In one of the busiest trade deadlines in recent memory, the stories and tweets surrounding David Price changed every hour. On Wednesday night it seemed like the Rays were going to keep him and make a run at the postseason, if not the AL East on the heels of a 16 win July. As the deadline loomed it became apparent that the Rays were going to trade their ace, and the Tigers became the suitor. Dave Dombrowski has made it his signature to get what the Tigers need at times when it appears they are not worthy. Chalk another one up as not only did he get David Price, but it did not auction off the farm system, although the defense in center field took a definitive downgrade. The long and short of this trade is that the Detroit Tigers acquired David Price after trading Drew Smyly, Austin Jackson and Willy Adames to the Rays who in turn traded Jackson to the Mariners for Nick Franklin. There are many opining that the Rays did not get enough in return for Price but as Buster Olney of ESPN speculated, they probably would have gotten less in return in the offseason. It remains to be seen what will become of all of the parts of this trade, but the Tigers and Mariners addressed present day needs in this deal without mortgaging too much of the future. However, the Rays seem to think they can make Smyly an effective starter now as he will assume the #5 role for the rest of the season. Here are the fantasy implications:

David Price 2014 Stats: 11 W, 170.2 IP, 189:32 K:BB, 3.11 ERA, 1.05 WHIP

By adding Price to the rotation, not only did the Tigers answer the A’s trade for Lester, but they now have three Cy Young award winners in their starting five. His swinging strike percentage of 11% this year is the second highest of his career and he will join the Tigers for what looks like ten more starts this year. As it projects out, here are his upcoming contests:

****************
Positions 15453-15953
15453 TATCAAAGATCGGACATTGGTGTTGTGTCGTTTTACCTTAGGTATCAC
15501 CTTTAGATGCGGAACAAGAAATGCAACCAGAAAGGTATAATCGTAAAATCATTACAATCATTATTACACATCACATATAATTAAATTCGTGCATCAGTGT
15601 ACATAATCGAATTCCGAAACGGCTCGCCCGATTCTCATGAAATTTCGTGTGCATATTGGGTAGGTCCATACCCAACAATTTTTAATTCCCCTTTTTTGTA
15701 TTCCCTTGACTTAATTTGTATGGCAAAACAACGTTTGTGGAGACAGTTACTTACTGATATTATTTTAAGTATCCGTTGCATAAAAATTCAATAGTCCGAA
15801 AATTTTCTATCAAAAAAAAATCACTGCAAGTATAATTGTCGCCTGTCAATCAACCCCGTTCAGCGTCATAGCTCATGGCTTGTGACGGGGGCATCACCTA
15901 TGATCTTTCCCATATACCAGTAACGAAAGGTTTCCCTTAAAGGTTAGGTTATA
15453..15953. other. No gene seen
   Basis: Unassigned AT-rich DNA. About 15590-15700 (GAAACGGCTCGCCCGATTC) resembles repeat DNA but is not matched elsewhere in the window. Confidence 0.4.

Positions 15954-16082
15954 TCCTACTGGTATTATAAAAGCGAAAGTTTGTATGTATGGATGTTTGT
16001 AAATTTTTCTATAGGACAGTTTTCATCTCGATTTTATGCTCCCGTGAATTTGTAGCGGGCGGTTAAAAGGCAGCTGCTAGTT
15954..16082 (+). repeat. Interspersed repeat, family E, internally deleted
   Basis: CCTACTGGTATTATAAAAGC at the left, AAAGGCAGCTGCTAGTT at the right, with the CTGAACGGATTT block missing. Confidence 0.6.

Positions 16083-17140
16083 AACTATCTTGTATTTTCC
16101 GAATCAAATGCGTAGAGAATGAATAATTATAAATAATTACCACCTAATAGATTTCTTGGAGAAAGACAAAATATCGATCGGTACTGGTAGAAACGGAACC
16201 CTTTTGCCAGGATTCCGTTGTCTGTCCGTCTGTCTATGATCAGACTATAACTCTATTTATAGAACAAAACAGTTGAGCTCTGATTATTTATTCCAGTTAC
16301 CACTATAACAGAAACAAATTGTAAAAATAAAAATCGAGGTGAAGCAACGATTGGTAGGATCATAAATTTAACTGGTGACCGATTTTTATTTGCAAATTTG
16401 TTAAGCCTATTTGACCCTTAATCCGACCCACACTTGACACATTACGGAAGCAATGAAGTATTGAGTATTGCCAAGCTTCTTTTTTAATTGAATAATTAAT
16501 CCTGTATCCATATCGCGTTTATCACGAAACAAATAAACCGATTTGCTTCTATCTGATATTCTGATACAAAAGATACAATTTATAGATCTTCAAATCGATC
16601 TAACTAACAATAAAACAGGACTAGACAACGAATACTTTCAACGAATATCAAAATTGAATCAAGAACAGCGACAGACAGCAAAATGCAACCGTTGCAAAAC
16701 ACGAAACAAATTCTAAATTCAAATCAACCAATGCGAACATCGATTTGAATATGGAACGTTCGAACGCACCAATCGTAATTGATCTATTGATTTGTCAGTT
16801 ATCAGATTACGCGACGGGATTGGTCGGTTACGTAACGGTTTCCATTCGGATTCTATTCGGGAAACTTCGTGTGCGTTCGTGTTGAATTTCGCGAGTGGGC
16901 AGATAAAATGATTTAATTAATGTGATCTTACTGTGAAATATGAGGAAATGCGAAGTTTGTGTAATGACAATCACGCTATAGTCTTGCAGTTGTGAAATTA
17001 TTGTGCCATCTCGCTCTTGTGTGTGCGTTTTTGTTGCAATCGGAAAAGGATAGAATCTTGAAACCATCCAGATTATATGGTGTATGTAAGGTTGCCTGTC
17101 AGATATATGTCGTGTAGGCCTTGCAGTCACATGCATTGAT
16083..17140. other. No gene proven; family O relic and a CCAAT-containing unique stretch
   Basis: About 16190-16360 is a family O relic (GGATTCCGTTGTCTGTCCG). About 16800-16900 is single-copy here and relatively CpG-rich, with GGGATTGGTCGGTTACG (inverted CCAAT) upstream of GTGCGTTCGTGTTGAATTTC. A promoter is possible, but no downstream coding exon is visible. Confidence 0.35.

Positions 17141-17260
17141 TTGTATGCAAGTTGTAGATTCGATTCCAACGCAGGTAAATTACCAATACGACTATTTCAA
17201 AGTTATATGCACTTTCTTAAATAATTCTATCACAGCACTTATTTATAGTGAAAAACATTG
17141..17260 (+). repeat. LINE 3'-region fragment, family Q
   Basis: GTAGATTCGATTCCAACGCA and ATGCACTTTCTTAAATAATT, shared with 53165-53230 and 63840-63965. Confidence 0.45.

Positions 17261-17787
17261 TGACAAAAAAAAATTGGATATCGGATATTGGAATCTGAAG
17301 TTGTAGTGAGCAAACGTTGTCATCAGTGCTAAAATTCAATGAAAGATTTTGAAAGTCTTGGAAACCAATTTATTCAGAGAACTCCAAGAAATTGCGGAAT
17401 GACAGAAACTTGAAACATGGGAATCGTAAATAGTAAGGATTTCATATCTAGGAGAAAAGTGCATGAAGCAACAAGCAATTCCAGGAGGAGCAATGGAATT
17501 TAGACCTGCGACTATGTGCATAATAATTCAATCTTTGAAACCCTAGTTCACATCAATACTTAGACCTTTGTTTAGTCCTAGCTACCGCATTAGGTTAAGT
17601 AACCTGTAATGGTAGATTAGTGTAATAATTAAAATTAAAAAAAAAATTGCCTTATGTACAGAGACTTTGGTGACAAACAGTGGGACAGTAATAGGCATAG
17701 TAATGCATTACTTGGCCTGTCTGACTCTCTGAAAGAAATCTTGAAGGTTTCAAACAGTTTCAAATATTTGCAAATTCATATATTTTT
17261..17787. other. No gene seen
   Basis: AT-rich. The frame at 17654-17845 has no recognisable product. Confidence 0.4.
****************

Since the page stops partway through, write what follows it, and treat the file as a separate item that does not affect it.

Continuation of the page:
Price’s future games: @NY Yankees, @ Toronto, vs. Pittsburgh, @ Tampa Bay, vs. NY Yankees, @ Cleveland, vs. San Francisco, vs. Cleveland, @ Kansas City, vs. Chicago White Sox

Using the games above to get a feel of Price’s outlook, here are his stats against the teams he has faced so far in 2014 or in the last three years courtesy of ESPN.com:

Against NY Yankees: 1 W, 19 IP, 23 K’s, 3.79 ERA
Against Toronto: 2 W, 15.1 IP, 22 K’s, 1.17 ERA
Against Pittsburgh: 1 W, 8.1 IP, 11 K’s, 1.08 ERA
Against Cleveland: 3 W, 27 IP, 29 K’s, 3.33 ERA
Against San Francisco: 9 IP, 5 K’s, 1.00 ERA
Against Kansas City: 8 IP, 8 K’s, 0 earned runs
Against Chicago White Sox: 1 L, 6 IP, 7 K’s, 9.00 ERA

With the exception of the White Sox, Price has had much success against his upcoming opponents. The most interesting opponent very well may be his matchup against his former team in his old house. Trading for Price does not guarantee the Tigers a World Series, but it makes them a serious contender and if everyone gets the heavyweight bout of Oakland and Detroit in the ALCS, it will be great pitching every game.

As an aside, with Austin Jackson gone and Rajai Davis being a weak center fielder, the Tigers have promoted Ezequiel Carrera from their AAA affiliate in Toledo. While he has struggled making contact in the bigs, slashing 251/306/339 over 131 games, Carrera has shown a better approach and is stealing bases. Here are his stats: Ezequiel Carrera AAA 2014 Stats: 97 G, 68 R, 6 HR, 41 RBI, 43 SB, 307/387/422

He may start out at the bottom of the lineup but if he can get on base and steal, he may end up leading off against right-handed pitching as his defense will be needed by Detroit. An intriguing grab in AL only and deeper mixed leagues.

Seattle Mariners get their man in the middle:

Austin Jackson 2014 Stats: 52 R, 4 HR, 33 RBI, 9 SB, 273/332/398

In the midst of his age 27 season, Austin Jackson has been a bit of a disappointment for fantasy owners. Although he did not require use of a high pick to draft, many had A-Jax on breakout lists and figured him to score plenty of runs as the leadoff batter for a prolific offense. However, after early season struggles and batting in the bottom third of the lineup, Jackson seemed to be regressing. Jackson turned his season around after the Tigers put him back at leadoff and it seemed to spark him. Part of Jackson’s struggles can be a bit of bad luck as his line drive and home run per fly ball percentages are both down in 2014. But here is his second half thus far:

13 G, 8 R, 1 HR, 8 RBI, 1 SB, 352/407/537